The Night Audit Process - Hotel Front Office Management

The night audit is not one of those reports that is put on the shelf and forgotten. Management uses it to verify the integrity of the guest accounts and to review the operational effectiveness, which is the ability of a manager to control costs and meet profit goals.

Therefore, accuracy is extremely important.

The six basic steps involved in preparing a night audit are:

  1. Posting room and tax charges
  2. Assembling guest charges and payments
  3. Reconciling departmental financial activities
  4. Reconciling the accounts receivable
  5. Running the trial balance
  6. Preparing the night audit report

This listing will help guide you through the seemingly endless proofing of totals and cross checking of entries, and expedite the completion of the process.

Night Audit Process in Front Office

The night audit process described in this chapter provides information on performing the night audit with a property management system. It is important to note that learning the mechanical or “hand method” of doing the night audit will assist the front office manager in understanding the intricacies of following a paper trail of guest and departmental transactions. Undoubtedly, the more modern method of performing the night audit on a PMS will be used, but you should also be familiar with the components up close and personal.

Posting Room and Tax Charges

After the night auditor has reviewed any messages from other front office staff, reviewed guests who checked out of the hotel, extended any guest stays, reviewed all roomrates, and printed a variance report, his or her first task is to post room and tax charges to all accounts. The PMS can easily post room and tax charges to the electronic folios, with the room and tax options.

Assembling Guest Charges and Payments

The various modules in a PMS (food and beverage, call accounting, gift shop, etc.) allow for ease in assembling guest charges and payments. The following is a typical list of point - of - sale departments for which income will be reported:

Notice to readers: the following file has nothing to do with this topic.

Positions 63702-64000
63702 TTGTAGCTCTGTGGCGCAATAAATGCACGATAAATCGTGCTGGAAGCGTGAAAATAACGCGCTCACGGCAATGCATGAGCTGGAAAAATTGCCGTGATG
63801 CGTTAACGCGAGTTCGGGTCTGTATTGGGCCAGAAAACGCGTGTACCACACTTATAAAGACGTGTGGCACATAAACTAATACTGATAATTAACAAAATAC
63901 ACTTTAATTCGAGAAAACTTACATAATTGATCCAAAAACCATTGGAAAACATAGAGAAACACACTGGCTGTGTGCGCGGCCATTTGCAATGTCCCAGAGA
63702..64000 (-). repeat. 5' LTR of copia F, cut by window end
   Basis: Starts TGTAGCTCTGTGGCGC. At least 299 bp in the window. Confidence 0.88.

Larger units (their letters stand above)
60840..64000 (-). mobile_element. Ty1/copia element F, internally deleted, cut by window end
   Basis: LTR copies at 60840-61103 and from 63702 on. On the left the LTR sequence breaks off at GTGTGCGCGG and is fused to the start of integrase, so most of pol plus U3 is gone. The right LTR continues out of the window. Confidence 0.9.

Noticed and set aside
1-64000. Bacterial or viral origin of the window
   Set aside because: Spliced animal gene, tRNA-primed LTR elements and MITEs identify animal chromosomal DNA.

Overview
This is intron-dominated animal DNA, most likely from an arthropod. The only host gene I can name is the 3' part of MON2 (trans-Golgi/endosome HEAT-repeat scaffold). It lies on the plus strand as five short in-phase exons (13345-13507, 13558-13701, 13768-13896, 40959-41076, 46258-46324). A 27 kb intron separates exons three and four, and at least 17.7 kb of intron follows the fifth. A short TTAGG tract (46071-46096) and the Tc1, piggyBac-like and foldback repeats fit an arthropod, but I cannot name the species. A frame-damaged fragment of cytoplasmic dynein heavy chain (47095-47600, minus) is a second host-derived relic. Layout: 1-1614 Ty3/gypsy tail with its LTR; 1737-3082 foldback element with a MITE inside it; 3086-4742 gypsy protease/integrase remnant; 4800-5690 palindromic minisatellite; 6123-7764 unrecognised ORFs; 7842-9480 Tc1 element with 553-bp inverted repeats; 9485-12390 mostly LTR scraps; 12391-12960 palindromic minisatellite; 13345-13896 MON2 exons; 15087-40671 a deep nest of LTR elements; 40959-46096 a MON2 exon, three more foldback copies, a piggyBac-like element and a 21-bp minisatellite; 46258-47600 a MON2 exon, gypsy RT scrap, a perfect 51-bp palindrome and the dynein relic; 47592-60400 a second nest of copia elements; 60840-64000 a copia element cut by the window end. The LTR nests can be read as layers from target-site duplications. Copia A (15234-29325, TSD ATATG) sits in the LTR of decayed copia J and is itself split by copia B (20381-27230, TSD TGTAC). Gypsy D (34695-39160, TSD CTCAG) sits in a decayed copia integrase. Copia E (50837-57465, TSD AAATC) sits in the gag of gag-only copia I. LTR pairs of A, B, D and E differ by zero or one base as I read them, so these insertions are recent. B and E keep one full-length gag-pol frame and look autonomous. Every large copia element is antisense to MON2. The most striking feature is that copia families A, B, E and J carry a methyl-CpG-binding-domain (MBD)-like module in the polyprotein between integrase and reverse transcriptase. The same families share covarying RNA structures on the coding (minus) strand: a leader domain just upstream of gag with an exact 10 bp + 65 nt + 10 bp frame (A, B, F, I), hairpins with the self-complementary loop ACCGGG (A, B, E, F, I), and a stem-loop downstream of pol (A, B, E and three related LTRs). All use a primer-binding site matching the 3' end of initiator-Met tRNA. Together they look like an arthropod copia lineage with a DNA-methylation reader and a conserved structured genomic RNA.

• Restaurant 1 (breakfast)
  • Restaurant 2 (lunch)
  • Restaurant 3 (dinner)
  • Room service 1 (breakfast)
  • Room service 2 (lunch)
  • Room service 3 (dinner)
  • Lounge 1 (lunch)
  • Lounge 2 (happy hour)
  • Lounge 3 (dinner)
  • Lounge 4 (entertainment)
  • Valet
  • Telephone
  • Gift shop
  • Spa and pool
  • Parking
  • Miscellaneous

Note how the restaurant, room service, and lounge paperwork is further classified by meal or function, to facilitate record keeping. General managers can review the income generation activity of each of these departments when they are reported separately.

The guest charges option of the night audit module in a property management system can sort and total all departmental charges and payments that have been posted to the electronic folios from the point - of - sale systems that interface with the PMS. These data are accurate as long as the person entering the charges at the point - of - sale terminal keys them in accurately.

Reconciling Departmental Financial Activities

The departmental totals option of the night audit module in the PMS will report the totals of sales by department, as shown in Figure. These totals are compared to posting information received from the point - of - sale system.

Another departmental total that must be verified is the cash tendered by guests at the front office. Hotels vary in their cash - processing policies. Some front offices process restaurant guest checks from cash customers or other departments in the hotel, because management wants to centralize the cash transactions. In other hotels, this policy would be a great inconvenience because of the distance of the various restaurants, lounges, and